Sunday, June 6, 2010

Teach Your Daughters Well

I had an experience this weekend that brought me back to the phenomenon of middle school "mean girls" (and yes, this will eventually get around to 50/50)and really blew my mind. It seems that the ex-girlfriend of a man I am dating has created a pseudonymous blog about dating in her 50's, and chose to dedicate one post to me, or as she put it, her "ex's next". While I'm interested and amused that she thinks I'm so important in this man's life to be worth commenting about, needless to say, it was not a flattering post, and in fact, reeked of language and behavior that can at best be described as classic 7th grade mean girl queen bee nasty. Immature? Yes. Wounding? Not really.

It is not so many years ago that I abruptly resigned (with no future job in sight) from a cushy position because my female boss, the CEO of that company, exhibited classic mean girl behavior, taunting me and verbally harassing me, and I refused to be pushed around by this bully who was determined to demean me based on her insecure competitive nature. My sense of self esteem, particularly in the professional world, was strong enough to recognize damaging behavior and refuse to get caught up in this bee's nest. This is pretty different from when I was in middle school, when one withering look or nasty comment could send me running away, ready to compromise my behavior in order for the alpha girls to accept me.

So what does this have to do with 50/50? One of the original concepts of the business was for a significant portion of the profits from 50/50 to be used for development of and/or support of programs fostering self-esteem in middle-school girls. The very idea of a women's clothing business which recognized the clothing needs of mature women while nurturing future mature women seemed complete and holistic. I still believe in the concept, and if I should ever open this business, it will be a critical component.

But I realized when I read this nasty post from "Emma" that all the programs in the world are not the answer. This woman, this bright, well-educated, professionally successful mother of a daughter is probably feeding her daughter with all the right words, books, and programs to teach her to be a good strong woman when she grows up, just like Mommy. But the role-modeling exhibited by this grown-up mean girl must be, sadly, delivering quite the opposite message to her daughter, and no program will wipe out the messages fed to her in mother's milk. We comment with outrage over teenage girls being driven to suicide by bullying online and off. Sadly it is no surprise from whom these bullies sometimes learn.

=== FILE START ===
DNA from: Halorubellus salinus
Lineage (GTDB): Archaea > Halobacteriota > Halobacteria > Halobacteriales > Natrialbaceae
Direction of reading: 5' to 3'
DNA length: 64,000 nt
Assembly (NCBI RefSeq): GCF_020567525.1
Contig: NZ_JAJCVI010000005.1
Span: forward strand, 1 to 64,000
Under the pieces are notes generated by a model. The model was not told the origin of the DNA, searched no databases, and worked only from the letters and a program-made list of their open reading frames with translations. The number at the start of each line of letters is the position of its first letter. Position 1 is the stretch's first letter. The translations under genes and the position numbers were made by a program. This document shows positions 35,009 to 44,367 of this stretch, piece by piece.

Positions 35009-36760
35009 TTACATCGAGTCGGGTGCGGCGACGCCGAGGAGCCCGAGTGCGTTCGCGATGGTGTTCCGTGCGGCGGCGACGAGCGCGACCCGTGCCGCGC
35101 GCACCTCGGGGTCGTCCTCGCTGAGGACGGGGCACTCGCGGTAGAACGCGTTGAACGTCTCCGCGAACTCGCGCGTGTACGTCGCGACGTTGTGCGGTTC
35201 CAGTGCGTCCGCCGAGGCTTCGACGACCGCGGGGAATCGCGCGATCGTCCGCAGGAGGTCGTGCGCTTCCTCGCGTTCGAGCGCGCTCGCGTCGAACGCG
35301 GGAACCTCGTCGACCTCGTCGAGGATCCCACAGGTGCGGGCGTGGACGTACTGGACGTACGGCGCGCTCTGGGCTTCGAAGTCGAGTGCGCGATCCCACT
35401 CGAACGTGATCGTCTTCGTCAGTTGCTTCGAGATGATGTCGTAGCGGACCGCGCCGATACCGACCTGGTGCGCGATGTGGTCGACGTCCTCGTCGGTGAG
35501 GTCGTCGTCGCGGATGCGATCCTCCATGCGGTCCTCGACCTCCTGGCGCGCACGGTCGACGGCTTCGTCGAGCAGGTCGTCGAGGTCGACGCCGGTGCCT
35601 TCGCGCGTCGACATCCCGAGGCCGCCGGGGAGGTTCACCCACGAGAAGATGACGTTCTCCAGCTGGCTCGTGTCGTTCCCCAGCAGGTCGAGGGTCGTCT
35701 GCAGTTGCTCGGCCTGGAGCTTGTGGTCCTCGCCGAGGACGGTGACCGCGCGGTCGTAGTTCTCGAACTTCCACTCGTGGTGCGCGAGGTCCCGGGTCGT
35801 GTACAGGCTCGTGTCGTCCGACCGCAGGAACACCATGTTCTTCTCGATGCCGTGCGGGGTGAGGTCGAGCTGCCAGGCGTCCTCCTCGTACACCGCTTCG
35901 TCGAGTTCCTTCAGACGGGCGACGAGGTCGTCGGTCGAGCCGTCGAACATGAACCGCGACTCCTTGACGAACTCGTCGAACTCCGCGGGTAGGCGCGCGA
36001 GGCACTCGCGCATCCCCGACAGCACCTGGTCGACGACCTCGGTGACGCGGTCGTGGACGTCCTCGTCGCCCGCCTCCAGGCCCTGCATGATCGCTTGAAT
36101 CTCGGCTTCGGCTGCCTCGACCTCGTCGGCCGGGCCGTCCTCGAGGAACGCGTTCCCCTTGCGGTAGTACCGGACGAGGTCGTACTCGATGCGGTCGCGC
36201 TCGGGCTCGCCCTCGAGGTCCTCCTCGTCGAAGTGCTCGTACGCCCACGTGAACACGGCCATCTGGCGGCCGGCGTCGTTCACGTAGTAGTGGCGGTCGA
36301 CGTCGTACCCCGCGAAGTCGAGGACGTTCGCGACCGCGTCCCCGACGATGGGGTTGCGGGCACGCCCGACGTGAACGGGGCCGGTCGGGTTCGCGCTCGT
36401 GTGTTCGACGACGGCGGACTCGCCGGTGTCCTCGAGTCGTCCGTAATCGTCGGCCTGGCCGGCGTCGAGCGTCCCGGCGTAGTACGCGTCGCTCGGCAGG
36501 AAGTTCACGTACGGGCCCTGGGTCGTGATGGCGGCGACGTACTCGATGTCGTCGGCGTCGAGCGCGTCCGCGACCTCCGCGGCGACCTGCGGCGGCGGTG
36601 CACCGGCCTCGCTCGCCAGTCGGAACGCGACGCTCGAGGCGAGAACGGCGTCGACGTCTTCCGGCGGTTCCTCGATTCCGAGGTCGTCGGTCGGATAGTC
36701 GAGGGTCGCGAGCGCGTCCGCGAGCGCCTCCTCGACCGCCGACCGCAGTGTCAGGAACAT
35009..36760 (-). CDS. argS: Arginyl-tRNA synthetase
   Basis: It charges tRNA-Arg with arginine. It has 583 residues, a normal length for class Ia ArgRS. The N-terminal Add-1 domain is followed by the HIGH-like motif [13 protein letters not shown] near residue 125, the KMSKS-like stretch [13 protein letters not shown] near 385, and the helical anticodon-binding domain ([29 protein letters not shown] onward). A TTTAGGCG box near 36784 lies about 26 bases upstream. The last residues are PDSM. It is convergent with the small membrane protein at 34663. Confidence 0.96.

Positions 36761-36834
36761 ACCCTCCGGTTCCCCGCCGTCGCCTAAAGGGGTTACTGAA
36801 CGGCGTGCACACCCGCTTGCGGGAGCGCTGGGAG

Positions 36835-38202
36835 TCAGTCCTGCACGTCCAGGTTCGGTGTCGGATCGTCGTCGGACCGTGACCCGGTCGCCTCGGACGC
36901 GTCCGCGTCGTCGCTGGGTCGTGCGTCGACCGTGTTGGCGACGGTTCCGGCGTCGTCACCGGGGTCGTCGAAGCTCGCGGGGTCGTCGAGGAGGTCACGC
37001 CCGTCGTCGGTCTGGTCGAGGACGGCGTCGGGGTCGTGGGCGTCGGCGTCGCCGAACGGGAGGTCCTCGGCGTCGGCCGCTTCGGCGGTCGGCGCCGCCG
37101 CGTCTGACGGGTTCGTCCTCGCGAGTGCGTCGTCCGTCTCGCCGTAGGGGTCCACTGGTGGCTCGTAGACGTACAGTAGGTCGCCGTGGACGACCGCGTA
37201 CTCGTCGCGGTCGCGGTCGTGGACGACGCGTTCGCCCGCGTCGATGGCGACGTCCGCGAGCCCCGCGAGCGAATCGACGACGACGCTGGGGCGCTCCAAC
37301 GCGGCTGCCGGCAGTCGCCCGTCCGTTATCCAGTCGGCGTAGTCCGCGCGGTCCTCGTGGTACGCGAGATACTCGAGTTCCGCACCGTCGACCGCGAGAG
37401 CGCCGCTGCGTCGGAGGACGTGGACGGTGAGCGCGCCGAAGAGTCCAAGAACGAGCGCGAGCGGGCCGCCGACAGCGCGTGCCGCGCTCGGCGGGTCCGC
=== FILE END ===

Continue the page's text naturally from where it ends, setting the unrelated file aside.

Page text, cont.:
For more reading on grown up mean girls


  1. Lisa, I'm constantly delighted at the range and perceptiveness of your posts on this great blog. I hope you are listed under Philosophy! Brava!

  2. Love your attitude, Lisa. I, too, had a nasty female boss just like this once upon a time. It saddens me to see women so insecure in their own self-esteem and innate wholeness that they have to demean others and resort to petty, vicious attacks to make themselves feel not so small.

    Carry on being the fabulous woman you are!

  3. I have had this experience too, Lisa, as an artist and as a community organizer, and even from my current beau's ex's blog (which I only heard about and decided not to read.) It always amazes me that adults still engage in this behavior that seems like such a public display of insecurity. Thanks for speaking out about it--I hope she might learn a lesson and grow up! The world is a much better place for those of us who make it so through visual or verbal means.

  4. Clearly this man, whoever he may be, elected to date the wisest woman.